NORTH ANDOVER — They sued for $26 million, but family members of a 45-year-old Worcester man who died after he was arrested at a state police checkpoint on Thanksgiving eve three years ago, settled with local, state police and the sheriff’s department for $1.6 million.
After his Nov. 25, 2009 death, Kenneth Howe’s wife and three children filed a wrongful death suit in federal court, naming 33 officers and troopers along with now-retired North Andover Police Chief Richard Stanley, former state police Colonel Mark Delaney and Essex County Sheriff Frank Cousins.
The three police agencies agreed to pay varying portions of the settlement, although no police officer or trooper was ever disciplined or faced criminal charges after Howe’s death.
In the wake of Howe’s death and the following lawsuit, state police also reviewed protocols surrounding sobriety checkpoints and “did not find any shortcomings or problems with checkpoint protocol,” a state police spokesman said.
In the suit, the family claimed the physical beating and delay in calling for medical services when Howe was arrested led to his death. Howe was arrested at the checkpoint, set up on Route 114 in front of The Eagle-Tribune offices, at 11:07 p.m. after police saw one of his passengers smoking marijuana.
Howe was in the area with two friends after driving from Worcester to North Andover to buy a speedboat the day before Thanksgiving.
A trooper saw Howe gesturing in the truck and reached inside to grab his hands. Howe then allegedly struck her, prompting a tussle which ended with him outside the truck. Trooper Jodi Gerardi yelled for help and a combination of police officers and troopers “swarmed” Howe, according to the family’s lawyer, Frances King.
Howe was hit with a baton, handcuffed and shackled, according to the suit. Despite saying he couldn’t breathe, King said officers never called for medical help until Howe was lying unresponsive on the floor of the booking area of the Andover state police barracks.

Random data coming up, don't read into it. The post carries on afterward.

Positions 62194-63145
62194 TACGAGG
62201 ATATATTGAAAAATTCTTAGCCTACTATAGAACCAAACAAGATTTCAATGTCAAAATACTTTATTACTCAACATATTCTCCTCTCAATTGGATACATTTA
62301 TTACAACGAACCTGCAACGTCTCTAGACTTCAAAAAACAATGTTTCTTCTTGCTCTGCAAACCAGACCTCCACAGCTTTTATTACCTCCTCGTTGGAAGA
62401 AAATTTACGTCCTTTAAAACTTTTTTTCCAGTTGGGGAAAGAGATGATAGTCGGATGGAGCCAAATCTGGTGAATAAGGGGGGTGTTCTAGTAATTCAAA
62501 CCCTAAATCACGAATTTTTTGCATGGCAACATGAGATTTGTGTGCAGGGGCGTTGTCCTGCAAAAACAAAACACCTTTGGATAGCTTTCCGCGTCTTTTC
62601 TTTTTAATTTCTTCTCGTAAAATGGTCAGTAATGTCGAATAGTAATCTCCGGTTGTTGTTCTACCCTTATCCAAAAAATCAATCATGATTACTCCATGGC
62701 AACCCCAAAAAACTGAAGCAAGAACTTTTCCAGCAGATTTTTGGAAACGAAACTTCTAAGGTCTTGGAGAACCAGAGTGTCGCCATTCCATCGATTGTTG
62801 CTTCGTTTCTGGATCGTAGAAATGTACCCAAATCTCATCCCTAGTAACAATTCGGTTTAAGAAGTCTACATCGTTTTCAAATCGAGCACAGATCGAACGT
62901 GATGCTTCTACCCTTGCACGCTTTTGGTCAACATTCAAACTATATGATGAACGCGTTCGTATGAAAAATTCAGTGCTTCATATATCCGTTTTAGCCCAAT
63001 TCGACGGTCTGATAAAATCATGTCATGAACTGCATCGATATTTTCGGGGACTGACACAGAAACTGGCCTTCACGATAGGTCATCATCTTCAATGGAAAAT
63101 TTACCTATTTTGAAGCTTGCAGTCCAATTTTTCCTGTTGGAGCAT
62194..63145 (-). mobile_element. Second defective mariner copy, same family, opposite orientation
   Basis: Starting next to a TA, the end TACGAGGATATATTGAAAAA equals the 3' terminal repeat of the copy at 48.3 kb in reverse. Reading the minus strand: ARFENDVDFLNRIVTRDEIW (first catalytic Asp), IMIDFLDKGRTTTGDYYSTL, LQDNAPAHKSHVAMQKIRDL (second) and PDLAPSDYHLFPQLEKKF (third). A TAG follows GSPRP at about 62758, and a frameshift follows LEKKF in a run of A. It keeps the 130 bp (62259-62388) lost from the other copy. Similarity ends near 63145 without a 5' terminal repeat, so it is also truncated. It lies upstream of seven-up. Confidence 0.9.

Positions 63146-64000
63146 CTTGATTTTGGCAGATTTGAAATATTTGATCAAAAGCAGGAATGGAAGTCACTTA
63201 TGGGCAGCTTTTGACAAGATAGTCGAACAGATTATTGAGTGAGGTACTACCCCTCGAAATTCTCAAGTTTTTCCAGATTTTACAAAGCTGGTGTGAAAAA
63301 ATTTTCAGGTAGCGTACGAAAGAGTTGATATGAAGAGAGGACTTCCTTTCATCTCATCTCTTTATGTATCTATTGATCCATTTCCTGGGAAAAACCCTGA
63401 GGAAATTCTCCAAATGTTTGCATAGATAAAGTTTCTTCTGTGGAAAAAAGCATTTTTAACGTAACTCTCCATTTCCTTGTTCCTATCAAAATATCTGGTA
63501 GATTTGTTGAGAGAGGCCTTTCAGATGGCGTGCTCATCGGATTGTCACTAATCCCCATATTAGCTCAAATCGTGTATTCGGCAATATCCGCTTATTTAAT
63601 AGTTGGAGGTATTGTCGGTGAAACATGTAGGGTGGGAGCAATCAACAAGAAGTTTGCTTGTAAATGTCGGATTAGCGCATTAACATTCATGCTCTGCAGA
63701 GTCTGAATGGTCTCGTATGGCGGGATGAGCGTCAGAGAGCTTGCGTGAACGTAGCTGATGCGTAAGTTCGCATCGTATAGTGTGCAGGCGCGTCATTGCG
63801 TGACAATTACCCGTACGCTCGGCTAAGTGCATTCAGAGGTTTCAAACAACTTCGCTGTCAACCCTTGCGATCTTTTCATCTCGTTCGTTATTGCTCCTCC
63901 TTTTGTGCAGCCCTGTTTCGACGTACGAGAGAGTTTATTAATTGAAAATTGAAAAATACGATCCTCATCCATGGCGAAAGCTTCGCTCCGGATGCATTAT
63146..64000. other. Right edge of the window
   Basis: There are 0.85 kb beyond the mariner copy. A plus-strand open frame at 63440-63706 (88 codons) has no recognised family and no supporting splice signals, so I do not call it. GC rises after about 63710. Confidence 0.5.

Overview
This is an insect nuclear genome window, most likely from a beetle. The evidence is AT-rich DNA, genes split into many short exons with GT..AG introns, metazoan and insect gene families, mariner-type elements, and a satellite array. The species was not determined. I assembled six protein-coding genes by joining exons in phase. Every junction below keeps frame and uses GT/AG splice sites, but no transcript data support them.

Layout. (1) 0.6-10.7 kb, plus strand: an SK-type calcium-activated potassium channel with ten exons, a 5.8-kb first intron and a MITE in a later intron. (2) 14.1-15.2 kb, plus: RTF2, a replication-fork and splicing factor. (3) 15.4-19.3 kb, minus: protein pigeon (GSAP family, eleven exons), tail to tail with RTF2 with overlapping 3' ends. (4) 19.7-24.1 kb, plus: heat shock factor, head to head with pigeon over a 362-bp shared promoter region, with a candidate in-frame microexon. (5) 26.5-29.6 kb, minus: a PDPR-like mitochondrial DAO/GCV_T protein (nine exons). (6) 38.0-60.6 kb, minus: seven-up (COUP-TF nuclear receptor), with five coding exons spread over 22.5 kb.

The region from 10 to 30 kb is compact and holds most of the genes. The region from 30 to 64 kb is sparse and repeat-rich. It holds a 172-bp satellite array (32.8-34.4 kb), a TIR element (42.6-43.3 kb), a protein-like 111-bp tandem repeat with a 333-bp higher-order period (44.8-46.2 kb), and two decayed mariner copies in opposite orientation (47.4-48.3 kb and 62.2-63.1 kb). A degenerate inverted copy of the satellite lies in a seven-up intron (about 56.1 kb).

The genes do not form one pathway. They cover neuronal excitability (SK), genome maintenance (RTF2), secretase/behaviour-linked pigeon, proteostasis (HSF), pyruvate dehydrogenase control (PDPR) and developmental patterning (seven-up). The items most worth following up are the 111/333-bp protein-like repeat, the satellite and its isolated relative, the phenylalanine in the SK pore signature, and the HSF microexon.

The lawsuit also included 43 photographs taken by Eagle-Tribune photographer Carl Russo, who was leaving the office at the time of the incident. The photos show Howe face-down on the ground, surrounded by police officers, some of whom are on top of him and restraining him.
Forty-six minutes elapsed between Howe’s detention at the checkpoint and his arrival at Lawrence General Hospital, where he pronounced dead on arrival, according to the suit.
“Here we are, three years later and I still say ‘How the hell did this happen?’” King said. “This was a needless and unnecessary death ... Just such an unnecessary tragedy.”
King said the settlement was reached after years of “very long and contentious litigation” followed by an eight-hour mediation session in federal court. Howe’s widow, Margaret, and his three children, “want to move on and it was a reasonable settlement,” she said.
North Andover paid $400,000 of the settlement, leaving the remaining $1.2 million tab to the sheriff’s department and state police.
“North Andover paid a fraction of the settlement and we essentially considered that the cost of the defense, as I was always confident North Andover police acted appropriately in this case,” said Leonard Kesten, the police department’s attorney.
Sheriff Cousins said his officers and state troopers were defended by the same attorney. He stressed that no one was disciplined or charged and that corrections officers continue to routinely work with state police at sobriety checkpoints.
“There was no wrongdoing from our officer’s standpoint, but no one wants to see anyone die,” Cousins said.
State police would not comment on the settlement.
King noted the difficulty of pursuing such a suit, since the person needed most “is dead.”
“People want to believe police. People want to believe they are protected,” she said. “I would like to think and believe that police officers have walked away from this and will address a situation like this much differently again.”
Follow staff reporter Jill Harmacinski on Twitter under the screename EagleTribJill.